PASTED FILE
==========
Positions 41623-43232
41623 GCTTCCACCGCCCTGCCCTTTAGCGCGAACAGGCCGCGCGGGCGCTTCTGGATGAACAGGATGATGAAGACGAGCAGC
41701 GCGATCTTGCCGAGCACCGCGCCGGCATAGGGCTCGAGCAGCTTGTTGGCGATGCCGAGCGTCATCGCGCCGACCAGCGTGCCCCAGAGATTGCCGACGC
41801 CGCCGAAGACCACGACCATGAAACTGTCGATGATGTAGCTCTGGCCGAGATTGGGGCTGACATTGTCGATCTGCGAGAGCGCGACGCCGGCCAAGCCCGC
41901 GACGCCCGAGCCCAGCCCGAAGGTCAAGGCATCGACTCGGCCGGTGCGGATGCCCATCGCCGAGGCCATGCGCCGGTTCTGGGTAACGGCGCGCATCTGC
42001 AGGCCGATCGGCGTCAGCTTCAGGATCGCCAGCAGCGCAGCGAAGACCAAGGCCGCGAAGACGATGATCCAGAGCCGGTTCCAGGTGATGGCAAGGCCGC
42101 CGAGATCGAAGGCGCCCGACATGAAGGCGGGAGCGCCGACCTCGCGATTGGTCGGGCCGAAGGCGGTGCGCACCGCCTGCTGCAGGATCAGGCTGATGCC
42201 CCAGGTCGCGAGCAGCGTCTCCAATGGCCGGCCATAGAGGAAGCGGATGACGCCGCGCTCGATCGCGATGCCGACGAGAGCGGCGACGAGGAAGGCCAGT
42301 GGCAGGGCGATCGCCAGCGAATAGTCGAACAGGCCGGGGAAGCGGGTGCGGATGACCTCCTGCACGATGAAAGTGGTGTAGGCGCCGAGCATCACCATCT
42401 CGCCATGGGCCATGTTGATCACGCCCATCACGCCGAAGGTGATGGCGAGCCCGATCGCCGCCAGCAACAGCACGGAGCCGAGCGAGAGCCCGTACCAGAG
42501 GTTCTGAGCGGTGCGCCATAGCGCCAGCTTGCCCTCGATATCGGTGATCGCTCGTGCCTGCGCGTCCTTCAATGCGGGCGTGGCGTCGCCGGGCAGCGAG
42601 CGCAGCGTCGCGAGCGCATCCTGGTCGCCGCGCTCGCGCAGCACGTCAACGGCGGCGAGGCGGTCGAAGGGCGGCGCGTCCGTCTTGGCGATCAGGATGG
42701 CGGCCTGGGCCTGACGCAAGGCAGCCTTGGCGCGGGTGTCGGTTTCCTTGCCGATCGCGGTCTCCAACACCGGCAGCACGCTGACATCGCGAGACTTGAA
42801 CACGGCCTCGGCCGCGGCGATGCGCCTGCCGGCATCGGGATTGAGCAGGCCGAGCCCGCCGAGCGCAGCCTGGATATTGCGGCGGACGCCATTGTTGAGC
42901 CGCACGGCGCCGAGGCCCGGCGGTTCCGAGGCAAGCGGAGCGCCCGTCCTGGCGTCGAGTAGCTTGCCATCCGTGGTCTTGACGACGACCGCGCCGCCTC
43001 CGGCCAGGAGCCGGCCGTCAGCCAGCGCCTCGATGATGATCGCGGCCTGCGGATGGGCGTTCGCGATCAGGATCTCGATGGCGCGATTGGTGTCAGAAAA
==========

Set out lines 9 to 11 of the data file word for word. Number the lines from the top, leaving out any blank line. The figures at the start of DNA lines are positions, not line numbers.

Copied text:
42301 GGCAGGGCGATCGCCAGCGAATAGTCGAACAGGCCGGGGAAGCGGGTGCGGATGACCTCCTGCACGATGAAAGTGGTGTAGGCGCCGAGCATCACCATCT
42401 CGCCATGGGCCATGTTGATCACGCCCATCACGCCGAAGGTGATGGCGAGCCCGATCGCCGCCAGCAACAGCACGGAGCCGAGCGAGAGCCCGTACCAGAG
42501 GTTCTGAGCGGTGCGCCATAGCGCCAGCTTGCCCTCGATATCGGTGATCGCTCGTGCCTGCGCGTCCTTCAATGCGGGCGTGGCGTCGCCGGGCAGCGAG